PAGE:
UTAH – From March 18-24, the Utah Poison Control Center will team up with educators and health care providers across the state to promote public awareness of National Poison Prevention Week.
This year marks the 50th anniversary of the program, born out of a joint effort between Congress and President Kennedy, who in 1962 issued an executive order declaring the third week of March National Poison Prevention Week. Today, poison control centers throughout the country participate in NPPW by distributing educational materials to doctors, pharmacists and child care providers.
According to the American Association of Poison Control Centers, more than 2 million potential poisonings are reported every year, over half of which involve children under 6 years of age. It is estimated that over 1,000 individuals in the United States die from poison each year, standing only behind automobile accidents as the leading cause of accidental deaths.
Cleaning/cooking products, prescription medications, pesticides, plants, bites, stings, food and vapors are the most common culprits in accidental human poisoning. But four-legged members of the household are also at risk. Many seemingly harmless herbs and even fruits such as apricots can be deadly. Pets are also prone to drinking toxic substances such as antifreeze and gasoline. The National Capital Poison Center has a list of the most common poisons in both adults and children here.
“There is a variety of potential poisons in and around your homes,” said Marty Malheiro, outreach coordinator for the UPCC. “Something as common as mouthwash or Tylenol can be deadly to a toddler.”
David Heaton, public information officer for the Southwest Utah Public Health Department, said: “Children can often mistake a bottle of floor cleaner for juice or pills for candies. [It is crucial] to keep those things away from them. We have many cases of accidental prescription medication overdoses in this state and many are kids.”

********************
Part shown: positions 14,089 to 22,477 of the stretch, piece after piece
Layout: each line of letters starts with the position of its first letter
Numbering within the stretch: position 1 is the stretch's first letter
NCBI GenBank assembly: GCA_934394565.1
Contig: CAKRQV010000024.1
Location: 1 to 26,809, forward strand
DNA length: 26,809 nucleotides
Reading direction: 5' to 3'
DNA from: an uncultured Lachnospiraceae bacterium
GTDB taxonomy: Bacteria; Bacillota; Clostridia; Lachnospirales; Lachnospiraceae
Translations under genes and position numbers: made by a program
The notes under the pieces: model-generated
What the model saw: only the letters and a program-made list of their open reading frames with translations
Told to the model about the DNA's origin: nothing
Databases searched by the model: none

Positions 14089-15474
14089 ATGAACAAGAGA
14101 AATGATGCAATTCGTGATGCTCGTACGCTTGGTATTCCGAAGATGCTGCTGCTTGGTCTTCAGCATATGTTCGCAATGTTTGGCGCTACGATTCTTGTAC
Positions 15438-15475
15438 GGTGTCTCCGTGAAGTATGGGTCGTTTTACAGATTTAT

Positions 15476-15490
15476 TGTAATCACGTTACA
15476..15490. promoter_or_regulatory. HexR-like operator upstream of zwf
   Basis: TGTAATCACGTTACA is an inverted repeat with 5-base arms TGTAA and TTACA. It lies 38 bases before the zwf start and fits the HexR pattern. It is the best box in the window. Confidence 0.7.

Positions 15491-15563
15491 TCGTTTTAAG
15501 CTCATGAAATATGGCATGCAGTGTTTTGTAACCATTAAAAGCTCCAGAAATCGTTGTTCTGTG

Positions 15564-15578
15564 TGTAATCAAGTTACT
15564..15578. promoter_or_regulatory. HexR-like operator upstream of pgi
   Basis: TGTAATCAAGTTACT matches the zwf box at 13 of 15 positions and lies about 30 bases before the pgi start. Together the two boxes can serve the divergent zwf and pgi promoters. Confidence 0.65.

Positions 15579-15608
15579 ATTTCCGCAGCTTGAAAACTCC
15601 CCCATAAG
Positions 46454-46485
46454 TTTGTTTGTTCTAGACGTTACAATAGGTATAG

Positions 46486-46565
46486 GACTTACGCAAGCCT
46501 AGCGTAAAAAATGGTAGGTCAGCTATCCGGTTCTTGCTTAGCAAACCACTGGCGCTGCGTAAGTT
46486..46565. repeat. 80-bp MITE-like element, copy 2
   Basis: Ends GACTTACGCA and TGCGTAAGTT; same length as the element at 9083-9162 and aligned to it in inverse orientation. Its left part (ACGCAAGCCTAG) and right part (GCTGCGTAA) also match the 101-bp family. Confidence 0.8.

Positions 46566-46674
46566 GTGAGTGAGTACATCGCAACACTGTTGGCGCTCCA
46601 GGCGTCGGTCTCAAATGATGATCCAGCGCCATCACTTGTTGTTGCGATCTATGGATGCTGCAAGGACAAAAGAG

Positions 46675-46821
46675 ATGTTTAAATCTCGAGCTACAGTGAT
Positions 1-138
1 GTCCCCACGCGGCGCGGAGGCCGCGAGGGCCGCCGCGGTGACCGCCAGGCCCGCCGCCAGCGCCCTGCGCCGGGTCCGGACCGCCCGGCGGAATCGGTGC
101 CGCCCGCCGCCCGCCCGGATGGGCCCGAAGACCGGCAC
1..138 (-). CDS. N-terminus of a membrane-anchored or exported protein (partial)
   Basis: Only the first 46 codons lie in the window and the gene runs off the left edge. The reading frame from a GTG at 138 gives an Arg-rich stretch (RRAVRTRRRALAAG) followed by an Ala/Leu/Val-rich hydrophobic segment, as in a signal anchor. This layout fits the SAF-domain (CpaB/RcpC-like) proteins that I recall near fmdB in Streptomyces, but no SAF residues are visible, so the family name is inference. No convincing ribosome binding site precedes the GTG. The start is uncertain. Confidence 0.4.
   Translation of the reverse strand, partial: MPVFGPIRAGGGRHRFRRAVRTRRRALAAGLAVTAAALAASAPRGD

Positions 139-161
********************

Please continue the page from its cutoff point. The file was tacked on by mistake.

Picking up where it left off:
The AAPCC offers parents the following guidelines to help prevent accidental poisoning of children:
• Thoroughly read product labels and follow the given directions.
• Install a carbon monoxide alarm in your home.
• Buy products with child-resistant labels.
• Keep contact information for your local poison control center on hand.
• Do not store medicines and household products near food.
• Keep medicines and household products out of the reach of children and pets or locked away.
• Teach children to ask an adult before tasting any food or drink.
• Immediately call (800) 222-1222 if you suspect someone may have ingested poison.
Though poisoning symptoms vary based on the type of substance ingested, drowsiness, nausea, vomiting, excessive sweating and abdominal pain are among the most common. Pets can suffer from convulsions, lethargy, diarrhea, vomiting and breathing difficulties.
“Don’t wait for the [symptoms] to show up,” urged Malheiro. “Poison centers nationwide have specially trained nurses to provide treatment advice for poisonings 24 hours a day. The sooner a call is made, the better the outcome [will be.]”
For further reading about preventing accidental poisonings in your family, please visit the following: Safe Kids USA and Up and Away. Educational materials can also be downloaded from the UPCC’s website and printed.
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Copyright 2012 St. George News.